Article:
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I am trying to implement a application following the sample in this page: http://www.asp.net/entity-framework/tutorials/handling-concurrency-with-the-entity-framework-in-an-asp-net-mvc-application

I have a domain class with Timestamp as the concurrency check field:

public class PurchaseOrder {
    [Timestamp]
    public byte[] Timestamp {get; set;}
}

In my Edit.aspx I have the Timestamp as hidden field (I am using a view model):

<%: Html.HiddenFor(model => model.PurchaseOrder.Timestamp) %>

This is my Edit() method:

public ActionResult Edit(int id, FormCollection collection) {
     var purchaseOrder = db.PurchaseOrders.Find(id);
     UpdateModel(purchaseOrder, "PurchaseOrder", collection);

     db.Entry(purchaseOrder).State = EntityState.Modified;
     db.SaveChanges();
}

I opened the same edit page in 2 separate browser at the same time (so that their timestamp is the same), and update them one after the other.

When I update the second page, I expected a DbUpdateConcurrencyException. But I am getting none.

What I think happened is that in the second page, I am getting the purchaseOrder object again from the DB in the Edit action:

var purchaseOrder = db.PurchaseOrders.Find(id);

So the timestamp is the new timestamp because of the previous edit.

But I expected the UpdateModel() to replace the Timestamp value from the formcollection. Obviously, this is not the case.

How can I set the value of the Timestamp of the retrieved purchaseOrder to the in the hidden field, so that the concurrency will be detected?

share|improve this question
    
I ran into the same problem today. Ladislav's idea is correct. You need to change the original value kept by EF to value that came from your form. There are a couple of ways to do that. –  LeffeBrune Aug 11 '11 at 4:57

3 Answers 3

It doesn't work this way. Once you load entity by Find you cannot change its timestamp directly. The reason is that timestamp is computed column. EF holds internally original and current values for each loaded entity. If you change the value in the loaded entity, only current value is changed and during update EF compares the original value with the current value to know which columns must be updated. But in case of computed columns EF don't do that and because of that your changed value will never be used.

There are two solutions. The first is not loading the entity from database:

public ActionResult Edit(int id, FormCollection collection)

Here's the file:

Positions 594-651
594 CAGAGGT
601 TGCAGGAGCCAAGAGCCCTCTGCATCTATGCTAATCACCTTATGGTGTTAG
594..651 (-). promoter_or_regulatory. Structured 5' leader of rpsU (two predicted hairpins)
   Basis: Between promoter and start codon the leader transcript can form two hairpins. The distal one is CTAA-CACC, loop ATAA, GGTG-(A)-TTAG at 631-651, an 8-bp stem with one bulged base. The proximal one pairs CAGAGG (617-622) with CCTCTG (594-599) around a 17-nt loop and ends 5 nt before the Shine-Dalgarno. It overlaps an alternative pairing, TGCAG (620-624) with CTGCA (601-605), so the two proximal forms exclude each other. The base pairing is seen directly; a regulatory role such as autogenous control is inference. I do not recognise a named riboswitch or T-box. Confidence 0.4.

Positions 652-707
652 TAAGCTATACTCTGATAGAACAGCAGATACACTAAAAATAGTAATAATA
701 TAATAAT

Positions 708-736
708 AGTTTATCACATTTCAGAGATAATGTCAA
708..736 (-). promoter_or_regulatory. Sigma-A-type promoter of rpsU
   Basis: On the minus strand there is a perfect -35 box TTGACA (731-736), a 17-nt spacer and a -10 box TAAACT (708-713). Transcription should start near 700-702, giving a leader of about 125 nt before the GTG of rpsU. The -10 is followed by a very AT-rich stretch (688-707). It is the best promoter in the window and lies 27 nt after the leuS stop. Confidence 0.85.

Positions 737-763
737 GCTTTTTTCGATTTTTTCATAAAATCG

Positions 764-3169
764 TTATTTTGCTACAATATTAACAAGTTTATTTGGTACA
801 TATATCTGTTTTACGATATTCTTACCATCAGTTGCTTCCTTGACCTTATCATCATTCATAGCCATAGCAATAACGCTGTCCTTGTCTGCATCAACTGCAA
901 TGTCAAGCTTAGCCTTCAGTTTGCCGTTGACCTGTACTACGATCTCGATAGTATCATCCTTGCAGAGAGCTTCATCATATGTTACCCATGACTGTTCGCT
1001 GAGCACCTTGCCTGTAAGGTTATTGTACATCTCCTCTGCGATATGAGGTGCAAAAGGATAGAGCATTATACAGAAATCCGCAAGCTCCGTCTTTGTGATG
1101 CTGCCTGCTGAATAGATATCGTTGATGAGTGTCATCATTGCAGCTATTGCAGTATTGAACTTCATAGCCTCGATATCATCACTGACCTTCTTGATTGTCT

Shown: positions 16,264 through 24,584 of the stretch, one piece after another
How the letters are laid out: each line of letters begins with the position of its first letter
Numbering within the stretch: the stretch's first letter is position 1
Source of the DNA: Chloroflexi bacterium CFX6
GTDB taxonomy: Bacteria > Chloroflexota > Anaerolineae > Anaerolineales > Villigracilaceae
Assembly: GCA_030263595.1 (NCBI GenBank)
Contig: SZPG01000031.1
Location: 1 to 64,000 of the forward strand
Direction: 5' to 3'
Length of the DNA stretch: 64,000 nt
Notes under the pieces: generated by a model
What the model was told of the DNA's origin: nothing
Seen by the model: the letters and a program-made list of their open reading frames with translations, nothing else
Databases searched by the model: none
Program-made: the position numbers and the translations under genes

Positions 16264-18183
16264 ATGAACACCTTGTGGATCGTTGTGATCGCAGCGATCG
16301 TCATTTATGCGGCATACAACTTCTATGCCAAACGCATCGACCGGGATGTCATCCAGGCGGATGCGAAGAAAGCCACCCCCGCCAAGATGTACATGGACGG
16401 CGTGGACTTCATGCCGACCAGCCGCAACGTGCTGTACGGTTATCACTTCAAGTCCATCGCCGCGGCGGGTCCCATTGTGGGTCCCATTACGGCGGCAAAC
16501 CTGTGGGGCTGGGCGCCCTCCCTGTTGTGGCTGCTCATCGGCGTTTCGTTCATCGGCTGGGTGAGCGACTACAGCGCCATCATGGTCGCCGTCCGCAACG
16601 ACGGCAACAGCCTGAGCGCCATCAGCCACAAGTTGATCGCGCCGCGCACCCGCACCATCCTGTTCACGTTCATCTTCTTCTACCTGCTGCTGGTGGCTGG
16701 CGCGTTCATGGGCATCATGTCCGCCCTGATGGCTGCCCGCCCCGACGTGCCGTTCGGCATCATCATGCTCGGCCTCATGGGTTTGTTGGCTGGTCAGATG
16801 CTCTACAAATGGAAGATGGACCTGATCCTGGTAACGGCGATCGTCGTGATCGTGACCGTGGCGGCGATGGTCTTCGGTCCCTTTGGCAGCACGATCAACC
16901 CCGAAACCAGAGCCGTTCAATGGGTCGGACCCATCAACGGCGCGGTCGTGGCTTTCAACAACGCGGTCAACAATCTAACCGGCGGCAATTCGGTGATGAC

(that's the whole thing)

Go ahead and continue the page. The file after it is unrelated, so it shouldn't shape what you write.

{
     // You must create purchase order without loading it, you can use model binder
     var purchaseOrder = CreatePurchaseOrder(id, collection);
     db.Entry(purchaseOrder).State = EntityState.Modified;
     db.SaveChanges();
}

The second solution is small hack described in linked question for ObjectContext API. If you need this for DbContext API you can try something like:

public ActionResult Edit(int id, FormCollection collection) 
{
     var purchaseOrder = db.PurchaseOrders.Find(id);
     purchaseOrder.Timestamp = GetTimestamp(collection);
     // Overwrite original values with new timestamp
     context.Entry(purchaseOrder).OriginalValues.SetValues(purchaseOrder);
     UpdateModel(purchaseOrder, "PurchaseOrder", collection);
     db.SaveChanges();
}
share|improve this answer

We have overriden the DbContext class, and the SaveChanges method. In it, we look for the TimeStamp values, and if it does not match the value in the OriginalValues collection, we throw an exception.

we have a BaseEntity type for each entity, and it has a SI_TimeStamp column which is of type TimeStamp.

public override int SaveChanges()
{
        foreach (var item in base.ChangeTracker.Entries<BaseEntity>().Where(r => r.State != System.Data.EntityState.Deleted && 
                                                                                 r.State != System.Data.EntityState.Unchanged))
            if (!item.Entity.SI_TimeStamp.ValueEquals(item.OriginalValues.GetValue<byte[]>("SI_TimeStamp")))
                throw new Exception("The entity you are trying to update has ben changed since ....!");
}

you have to place the original value in your forms. Html.HidderFor (r => r.SI_TimeStamp)

I would actually recommend you to check the timestamp against the original value either when loading or after loading the entity. The overriden DbContext class method is a general solution, and it actually makes sense to check against the timestamp value before trying to save changes back to database.

share|improve this answer
    
as Ladislav said, the EF will check against the changes that are made after the entity had been loaded by EF. –  hazimdikenli May 10 '11 at 9:19
1  
+1 I was so concentrated on EF that I forgot to mention this even I use similar solution myself. There is no reason to do round trip to database if you can compare timestamps directly in .net code. Here are some ideas about timestamp comparison: stackoverflow.com/questions/4672193/… –  Ladislav Mrnka May 10 '11 at 10:52

Try putting a [ConcurrencyCheck] attribute in your TimeStamp Property

public class PurchaseOrder {
    [ConcurrencyCheck]
    [Timestamp]
    public byte[] Timestamp {get; set;}
}
share|improve this answer

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